In my years practicing workers’ comp law, I have encountered several common myths about workers’ comp cases and how to handle them. I believe that you deserve to have accurate information about these matters so that you can make the best decision about what to do following a workplace injury, and at my firm, James M. Snow Law, I will take the time to make sure you have a solid understanding of your legal situation. In this article, I will go over a few of the most common myths I have heard and explain why and how they are inaccurate.
- Myth #1: You can only get workers’ comp if you were injured while actively performing your work duties. One common piece of misinformation about workers’ comp law is that you can only get compensation if you were injured while actively working on your job. Fortunately, this is not true. If you were injured in the course and scope of your employment, which can include breaks, going and coming from the employer parking, participating in company activities and other circumstances, you may be eligible for compensation.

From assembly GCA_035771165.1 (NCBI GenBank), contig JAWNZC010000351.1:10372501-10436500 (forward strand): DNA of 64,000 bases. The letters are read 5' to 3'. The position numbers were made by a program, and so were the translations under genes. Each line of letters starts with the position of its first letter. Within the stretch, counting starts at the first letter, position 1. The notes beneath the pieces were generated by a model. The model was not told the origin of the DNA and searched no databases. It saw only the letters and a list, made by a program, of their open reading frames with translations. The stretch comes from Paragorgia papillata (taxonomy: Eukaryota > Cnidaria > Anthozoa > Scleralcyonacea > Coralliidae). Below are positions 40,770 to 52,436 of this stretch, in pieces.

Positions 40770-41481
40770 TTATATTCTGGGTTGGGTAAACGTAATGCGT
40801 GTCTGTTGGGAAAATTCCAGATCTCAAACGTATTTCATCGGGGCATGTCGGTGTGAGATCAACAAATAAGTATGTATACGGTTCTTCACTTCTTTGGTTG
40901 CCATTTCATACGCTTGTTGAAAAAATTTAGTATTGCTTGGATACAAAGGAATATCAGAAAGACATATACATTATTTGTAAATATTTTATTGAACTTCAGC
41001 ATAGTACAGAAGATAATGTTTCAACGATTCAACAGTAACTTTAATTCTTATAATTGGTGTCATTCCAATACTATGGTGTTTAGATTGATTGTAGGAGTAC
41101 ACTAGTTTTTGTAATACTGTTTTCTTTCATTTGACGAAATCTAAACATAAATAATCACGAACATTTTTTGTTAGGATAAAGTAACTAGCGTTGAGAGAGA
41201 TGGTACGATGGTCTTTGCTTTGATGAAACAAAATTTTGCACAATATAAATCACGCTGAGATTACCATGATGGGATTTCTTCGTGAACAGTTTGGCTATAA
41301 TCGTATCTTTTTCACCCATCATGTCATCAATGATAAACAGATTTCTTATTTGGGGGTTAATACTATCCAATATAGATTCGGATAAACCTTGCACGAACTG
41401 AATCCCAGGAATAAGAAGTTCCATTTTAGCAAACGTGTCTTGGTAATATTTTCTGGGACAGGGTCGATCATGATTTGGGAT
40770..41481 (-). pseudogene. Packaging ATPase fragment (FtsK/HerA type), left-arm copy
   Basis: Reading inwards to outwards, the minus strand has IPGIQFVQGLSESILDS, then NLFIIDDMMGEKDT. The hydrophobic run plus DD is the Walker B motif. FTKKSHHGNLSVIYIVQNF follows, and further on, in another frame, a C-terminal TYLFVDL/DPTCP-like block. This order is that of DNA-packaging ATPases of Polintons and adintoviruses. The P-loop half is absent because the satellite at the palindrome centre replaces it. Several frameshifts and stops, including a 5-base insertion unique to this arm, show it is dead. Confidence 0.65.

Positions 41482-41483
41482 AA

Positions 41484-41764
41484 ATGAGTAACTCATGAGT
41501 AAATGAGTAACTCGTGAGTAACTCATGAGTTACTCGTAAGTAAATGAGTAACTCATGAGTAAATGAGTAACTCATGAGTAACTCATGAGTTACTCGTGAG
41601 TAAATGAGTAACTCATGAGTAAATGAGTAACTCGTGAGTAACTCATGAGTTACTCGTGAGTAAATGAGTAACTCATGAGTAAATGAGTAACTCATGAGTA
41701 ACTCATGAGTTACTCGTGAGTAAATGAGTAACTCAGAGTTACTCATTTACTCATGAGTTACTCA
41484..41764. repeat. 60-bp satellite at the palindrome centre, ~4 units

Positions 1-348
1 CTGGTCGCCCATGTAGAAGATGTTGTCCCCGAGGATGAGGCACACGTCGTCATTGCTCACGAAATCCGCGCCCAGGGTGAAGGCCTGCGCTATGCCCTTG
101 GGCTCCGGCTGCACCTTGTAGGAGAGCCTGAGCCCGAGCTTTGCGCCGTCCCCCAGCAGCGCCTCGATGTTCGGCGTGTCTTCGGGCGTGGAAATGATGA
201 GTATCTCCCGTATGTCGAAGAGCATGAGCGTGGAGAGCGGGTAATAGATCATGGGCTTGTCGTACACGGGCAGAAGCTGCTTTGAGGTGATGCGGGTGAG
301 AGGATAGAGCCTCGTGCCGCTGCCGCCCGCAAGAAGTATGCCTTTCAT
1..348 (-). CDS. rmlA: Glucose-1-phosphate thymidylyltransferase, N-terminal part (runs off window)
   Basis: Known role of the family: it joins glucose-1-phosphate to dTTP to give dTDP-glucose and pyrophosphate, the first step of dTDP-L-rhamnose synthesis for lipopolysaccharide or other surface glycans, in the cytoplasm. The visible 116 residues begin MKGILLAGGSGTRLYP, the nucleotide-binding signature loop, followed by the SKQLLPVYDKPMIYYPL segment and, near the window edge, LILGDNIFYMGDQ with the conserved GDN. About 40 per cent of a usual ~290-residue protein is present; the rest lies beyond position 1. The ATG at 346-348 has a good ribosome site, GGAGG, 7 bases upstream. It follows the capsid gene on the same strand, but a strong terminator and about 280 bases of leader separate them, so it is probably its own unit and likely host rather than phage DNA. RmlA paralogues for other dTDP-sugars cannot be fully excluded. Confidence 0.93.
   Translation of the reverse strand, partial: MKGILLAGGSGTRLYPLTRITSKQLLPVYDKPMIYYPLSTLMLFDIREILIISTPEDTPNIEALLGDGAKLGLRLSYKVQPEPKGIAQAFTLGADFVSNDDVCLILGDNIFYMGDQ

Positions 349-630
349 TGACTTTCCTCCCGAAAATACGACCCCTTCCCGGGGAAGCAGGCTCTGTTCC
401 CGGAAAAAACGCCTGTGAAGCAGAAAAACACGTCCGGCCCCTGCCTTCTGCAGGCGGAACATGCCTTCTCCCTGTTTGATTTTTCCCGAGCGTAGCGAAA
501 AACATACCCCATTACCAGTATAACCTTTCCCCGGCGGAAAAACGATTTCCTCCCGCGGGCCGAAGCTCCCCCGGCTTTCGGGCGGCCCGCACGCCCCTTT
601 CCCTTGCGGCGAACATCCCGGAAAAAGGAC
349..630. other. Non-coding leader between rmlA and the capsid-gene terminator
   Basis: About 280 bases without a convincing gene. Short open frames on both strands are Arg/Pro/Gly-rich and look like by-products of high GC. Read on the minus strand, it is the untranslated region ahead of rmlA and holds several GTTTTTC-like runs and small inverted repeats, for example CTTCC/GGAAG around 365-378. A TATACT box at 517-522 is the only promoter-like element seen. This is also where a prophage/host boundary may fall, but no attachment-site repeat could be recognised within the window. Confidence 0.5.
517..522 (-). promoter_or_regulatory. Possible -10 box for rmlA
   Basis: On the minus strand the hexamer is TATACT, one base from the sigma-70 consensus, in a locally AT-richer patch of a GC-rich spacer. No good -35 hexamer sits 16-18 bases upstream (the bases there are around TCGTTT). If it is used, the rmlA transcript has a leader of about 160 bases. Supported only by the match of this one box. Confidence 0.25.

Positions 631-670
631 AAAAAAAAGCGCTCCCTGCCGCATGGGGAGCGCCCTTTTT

- Myth #2: You can only get compensation if you were injured at a jobsite. Another myth about workers’ compensation law that I hear a lot is that you are only eligible for benefits if your injury occurred on a jobsite. This is not true either, as auto accidents make up a significant portion of workers’ compensation claims. While you generally can’t make a workers’ comp claim if you got into an accident on your commute, if you drive as part of your job and get into a crash while making your rounds, you are absolutely eligible.
- Myth #3: Hiring a workers’ comp attorney will eat up your benefits. A third misconception that people have about workers’ comp law cases is that hiring an attorney will be so expensive that it will use up any financial benefits you are awarded. Fortunately, that’s not how it works. I (and other workers’ comp lawyers) work on a contingency fee basis, which means that I only get paid if your claim is successful. I will discuss with you how I intend to add benefits to your case, not take them away.